Landlords who use Venmo, PayPal, Zelle, or Cash App should be aware of new IRS requirements for tax reporting — and can consider using a proper rent collection software to minimize risk.
Note: As of December 23, 2022, the IRS has delayed the requirement for reporting third party network transactions exceeding in aggregate of $600 during the calendar year. Stay tuned for more news and updates regarding this legislation, and in the meantime please read the official IRS statement on this matter.
Payment apps are all the rage these days thanks to their ease of use and convenience. Venmo, Zelle, Cash App, and PayPal are among the most popular apps, and some landlords use them to collect rent — but what do you know about their tax reporting tools?
If you haven’t thought much about the tax implications of using payment apps, now is the time to start. The IRS has begun cracking down on "third-party settlement organizations" (aka, payment apps like Venmo and PayPal) in a big way.
So what does this mean for rental property owners?
If you use payment apps to collect rent, you might find yourself in the IRS' crosshairs.
This article will highlight where payment apps' weaknesses lie regarding taxes. We'll also share ways to protect yourself from an audit and list alternative rent collection tools that offer the same convenience as payment apps and will keep the IRS and your accountant happy.
Let's get started!
Before we get into payment apps, audits, and alternatives, we'll quickly explain how the IRS is going after apps like Venmo, Paypal, and Zelle.
The controversy surrounds a tax form called the 1099-K.
Before 2022, only payment app users who did more than $20,000 or 200 transactions in a given year would receive a 1099-K. This is rare for a small business, as most transactions typically go through credit cards, ACH, or other means.
In 2022, Congress amended the tax rules so that payment app users who do more than just $600 in transactions will now receive a 1099-K.
Understandably, this change is a big deal for self-employed business owners.
Independent landlords, freelancers, artisans, food truck owners — goods and services providers all over the country will now be required to report even a small amount of taxable income to the IRS.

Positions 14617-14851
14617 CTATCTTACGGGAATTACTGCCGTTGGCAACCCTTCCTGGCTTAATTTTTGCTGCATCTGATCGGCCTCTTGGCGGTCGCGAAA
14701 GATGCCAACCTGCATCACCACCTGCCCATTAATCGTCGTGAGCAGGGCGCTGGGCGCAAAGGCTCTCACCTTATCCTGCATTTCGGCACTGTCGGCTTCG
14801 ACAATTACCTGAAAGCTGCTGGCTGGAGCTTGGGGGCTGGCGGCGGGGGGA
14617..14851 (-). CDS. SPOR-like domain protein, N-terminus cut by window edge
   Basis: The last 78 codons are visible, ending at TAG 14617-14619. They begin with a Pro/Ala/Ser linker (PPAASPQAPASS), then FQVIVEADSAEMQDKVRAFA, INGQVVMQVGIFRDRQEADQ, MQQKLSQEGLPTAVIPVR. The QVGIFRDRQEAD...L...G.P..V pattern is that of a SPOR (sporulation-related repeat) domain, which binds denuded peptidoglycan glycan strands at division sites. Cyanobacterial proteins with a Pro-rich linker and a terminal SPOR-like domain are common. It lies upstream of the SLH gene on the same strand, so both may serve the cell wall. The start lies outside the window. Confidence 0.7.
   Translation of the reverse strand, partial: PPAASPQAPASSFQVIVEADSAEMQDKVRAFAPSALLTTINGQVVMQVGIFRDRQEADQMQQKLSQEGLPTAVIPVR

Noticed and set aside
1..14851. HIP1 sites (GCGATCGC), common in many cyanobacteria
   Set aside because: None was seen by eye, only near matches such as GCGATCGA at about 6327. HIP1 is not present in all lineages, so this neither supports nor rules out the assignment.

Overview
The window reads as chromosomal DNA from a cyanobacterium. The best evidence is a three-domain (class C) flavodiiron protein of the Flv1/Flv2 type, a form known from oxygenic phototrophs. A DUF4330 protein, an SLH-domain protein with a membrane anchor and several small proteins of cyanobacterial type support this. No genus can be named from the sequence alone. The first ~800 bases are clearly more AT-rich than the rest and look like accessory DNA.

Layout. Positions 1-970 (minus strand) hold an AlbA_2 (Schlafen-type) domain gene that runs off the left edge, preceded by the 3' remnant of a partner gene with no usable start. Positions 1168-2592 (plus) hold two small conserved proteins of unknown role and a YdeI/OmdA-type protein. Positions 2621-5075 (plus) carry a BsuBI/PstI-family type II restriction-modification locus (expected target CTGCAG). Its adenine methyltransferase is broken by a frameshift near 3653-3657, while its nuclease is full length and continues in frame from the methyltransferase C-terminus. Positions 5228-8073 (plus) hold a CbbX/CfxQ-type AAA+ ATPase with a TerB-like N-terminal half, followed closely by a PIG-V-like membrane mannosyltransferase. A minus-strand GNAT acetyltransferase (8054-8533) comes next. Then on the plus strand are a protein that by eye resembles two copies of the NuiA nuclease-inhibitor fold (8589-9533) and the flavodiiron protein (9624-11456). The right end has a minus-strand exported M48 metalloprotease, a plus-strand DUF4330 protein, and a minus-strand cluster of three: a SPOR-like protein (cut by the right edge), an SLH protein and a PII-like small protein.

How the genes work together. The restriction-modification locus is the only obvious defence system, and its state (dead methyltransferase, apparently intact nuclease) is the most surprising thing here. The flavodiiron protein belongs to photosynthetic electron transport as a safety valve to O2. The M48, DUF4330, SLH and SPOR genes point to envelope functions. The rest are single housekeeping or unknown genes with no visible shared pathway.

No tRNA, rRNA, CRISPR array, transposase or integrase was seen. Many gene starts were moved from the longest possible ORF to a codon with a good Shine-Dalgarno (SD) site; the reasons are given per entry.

This next section will highlight two of the most popular payment apps, Venmo and Zelle, and where they're lacking in the tax reporting department.
Zelle is a true peer-to-peer payment app: funds transfer directly from one checking account to another. Venmo and PayPal, on the other hand, require accounts and act as a "middleman" between users.
Because of this peer-to-peer functionality, Zelle has no obligation to report your transactions to the IRS because they aren't technically a "third-party settlement organization."
Don't get too excited, though — Zelle doesn't report your income, but that doesn't mean the IRS won't come looking for it. Rent payments are taxable income, and when collected through a payment app, they still need to be reported in a 1099-K.
Landlords using Zelle to collect rent will need to find, fill out, and submit a 1099-K and any other necessary tax forms without Zelle's help.
To make matters worse, Zelle has no built-in functionality to see your transaction history, or to tag certain transactions like rent payments. If you want to see how much money you sent or received through the app, you'll have to request a statement from your bank and sift through it manually.
Here's a quick recap:
Venmo does a slightly better job at trying to help landlords and other small business owners report their taxable income. But there are still several things that could be improved regarding tax reporting and business functionality in general.
To start with, Venmo has restrictions that discourage users from making business transactions with each other unless they have a verified business account.
Here's a quote from Venmo explaining how they oversee and restrict transactions between personal profiles:
"Venmo may NOT otherwise be used to receive business, commercial or merchant transactions, meaning you CANNOT use Venmo to accept payment from (or send payment to) another user for a good or service, unless explicitly authorized by Venmo." (Source: Venmo FAQ page)
In a nutshell: a landlord using a personal Venmo profile to collect rent payments violates Venmo's User Agreement, and the company can review and deny any payments they find.
Venmo's "Business profile" can help you get around some issues by automatically tagging every payment you receive as "goods and services." But business profiles are only available to some and come with additional fees.
To date, a Venmo business profile will charge 1.9% + $.10 per transaction. (Source: Venmo Business Profile article.)
If approved for a Business Profile, you can start accepting tenant payments. Venmo will categorize that rental income and provide you with a 1099-K.
So, if you're willing to jump through a few hoops, Venmo is pretty good at tracking money that comes in.
But what about the money that goes out for expenses? That's a different story.
Venmo doesn't categorize expenses very well, and there are limits to how much you can send out in payments (if Venmo doesn't decline them outright.)